Remember Candace Payne, the “Chewbacca Mom,” from literally three weeks ago? I know you do, because she was completely unavoidable; the four-minute clip of her laughing while wearing a roaring Chewbacca mask quickly became the most viewed Facebook Live video of all time (or at least since people actually started using it about six months ago), racking up more than 150 millions views.
Last week, it was revealed that Payne has made almost $500,000 since streaming her video, reaping rewards in the form of gifts, fees from talk-show appearances, and a handful of all-expenses paid holidays.
Of course, Chewbacca Mom is just one of many viral stars who’ve made serious, life-changing sums following their 15 minutes of fame. In the past year alone, Swedish vlogger PewDiePie earned an estimated $11.8 million via his YouTube videos, while the Sunday Times reports that British beauty vlogger Zoella earns at least $71,000 a month.
But how feasible is it for the average person to make it to that point? YouTube has more than a billion users, who collectively watch 4 billion videos every day. According to experts, 71 hours of footage is uploaded to YouTube every hour. Since the average clip lasts around 4.12 minutes, from the moment a new video is uploaded, users are competing with over 1.4 million other videos, not counting the trillions of videos already on YouTube and other similar platforms. The odds of going viral are so low that marketing and production company Curveball Media Limited has claimed users have “more chance of getting shot, dating a millionaire, or being flown by a drunken pilot than getting 10,000 views” on a video.
But if by some stroke of sheer dumb luck your video does go viral, how do you capitalize on that and cash in? I spoke to viral content studio the Viral Factory’s founder, Matt Smith, to find out.
VICE: The Chewbacca mask mom has supposedly made almost $500,000 off a single video—how is this even possible?
Matt Smith: I haven’t looked at the last view count, but the first way is obviously just monetizing the video. YouTube and Facebook will pay tiny amounts for each view, as long as you’ve gone into your account and switched on the relevant advertising deals, so effectively, whenever you look at any video with advertising around it, the user is getting paid. So [Payne] will be getting a check from Google because obviously her video’s been seen gazillions of times, and that’s a decent chunk of change.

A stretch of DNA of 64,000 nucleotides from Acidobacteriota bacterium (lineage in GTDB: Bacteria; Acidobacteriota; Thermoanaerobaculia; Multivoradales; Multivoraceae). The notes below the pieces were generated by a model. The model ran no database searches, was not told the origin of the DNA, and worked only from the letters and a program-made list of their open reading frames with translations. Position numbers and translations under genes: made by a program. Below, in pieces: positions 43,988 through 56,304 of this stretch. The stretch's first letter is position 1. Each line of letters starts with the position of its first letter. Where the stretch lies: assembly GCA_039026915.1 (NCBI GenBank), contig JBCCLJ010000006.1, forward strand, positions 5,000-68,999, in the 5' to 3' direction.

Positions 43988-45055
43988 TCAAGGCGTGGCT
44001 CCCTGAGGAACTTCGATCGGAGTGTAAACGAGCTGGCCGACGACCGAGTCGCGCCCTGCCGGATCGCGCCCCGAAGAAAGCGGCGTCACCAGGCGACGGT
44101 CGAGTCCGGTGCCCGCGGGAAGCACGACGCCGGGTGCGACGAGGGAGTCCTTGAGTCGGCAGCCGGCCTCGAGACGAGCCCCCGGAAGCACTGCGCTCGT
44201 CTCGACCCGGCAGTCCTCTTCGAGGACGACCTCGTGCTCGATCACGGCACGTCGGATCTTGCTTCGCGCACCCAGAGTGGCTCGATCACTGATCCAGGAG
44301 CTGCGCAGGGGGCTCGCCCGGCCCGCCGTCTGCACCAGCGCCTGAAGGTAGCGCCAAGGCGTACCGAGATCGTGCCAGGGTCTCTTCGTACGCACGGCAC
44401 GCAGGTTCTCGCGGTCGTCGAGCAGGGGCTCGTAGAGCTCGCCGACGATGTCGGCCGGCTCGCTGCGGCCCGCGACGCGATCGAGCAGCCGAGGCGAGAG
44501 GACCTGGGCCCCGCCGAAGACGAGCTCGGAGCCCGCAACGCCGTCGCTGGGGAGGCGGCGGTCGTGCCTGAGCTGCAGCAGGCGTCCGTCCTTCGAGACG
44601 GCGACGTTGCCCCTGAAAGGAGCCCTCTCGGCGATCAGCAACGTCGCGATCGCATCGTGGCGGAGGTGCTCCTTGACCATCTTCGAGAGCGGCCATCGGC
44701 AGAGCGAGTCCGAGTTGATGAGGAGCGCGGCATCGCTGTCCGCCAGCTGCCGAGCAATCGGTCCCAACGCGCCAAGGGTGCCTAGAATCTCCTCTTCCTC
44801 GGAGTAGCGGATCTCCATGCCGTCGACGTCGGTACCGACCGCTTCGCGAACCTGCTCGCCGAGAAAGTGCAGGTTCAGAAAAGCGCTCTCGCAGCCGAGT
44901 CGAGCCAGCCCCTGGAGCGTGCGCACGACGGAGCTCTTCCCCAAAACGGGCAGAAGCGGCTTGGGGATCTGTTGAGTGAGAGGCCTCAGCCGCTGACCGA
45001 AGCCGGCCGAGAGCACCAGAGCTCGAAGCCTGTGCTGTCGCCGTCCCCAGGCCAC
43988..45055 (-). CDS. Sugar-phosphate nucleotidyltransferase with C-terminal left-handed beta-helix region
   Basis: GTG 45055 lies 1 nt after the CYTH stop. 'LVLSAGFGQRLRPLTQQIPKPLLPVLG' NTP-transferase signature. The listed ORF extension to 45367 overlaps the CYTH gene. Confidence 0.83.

In fairness, it sounds like a lot of that sum has been given to her in the form of various gifts, rather than in cold hard cash.
Yeah, I heard that Kohl’s sent her some money, and I imagine she will be getting appearance fees. She was on [The Late Late Show with] James Corden, and I’m guessing she made some money off of that. There will also be agencies like us who go, “My god, she’s really hot right now—what can we get her to endorse?” I don’t know specifically about her, but I know there are plenty of other fifteen-minutes-of-fame internet celebrities who have done quite well out of appearing in ads.
Well, for instance, “Overly Attached Girlfriend,” the [girl who was a] massive meme on YouTube and Reddit with the crazy eyes—we did a video with her for Samsung that she got paid for. We had the initial idea, but she helped us with the execution and the writing, because obviously it was her character. We flew her out to London, and she’s the main aspect of the video. That’s one thing I can tell you about because we did it, but I’ve seen lots of others, like the Delta Airline inflight safety video. It’s got Charlie Bit My Finger, it’s got the hamster, it’s got the rainbow guy… it’s got the bloke from the Will It Blend? campaign—just loads and loads of internet celebs. They would have all been paid quite decent money to be in that, and there’s a whole bunch of them. It’s a thing now where those people are legitimate celebrities, so they get paid and they get featured in stuff.
Is it feasible that everyday YouTubers and Viners could make this kind of money, or do they need something to go wildly viral before anyone takes real notice?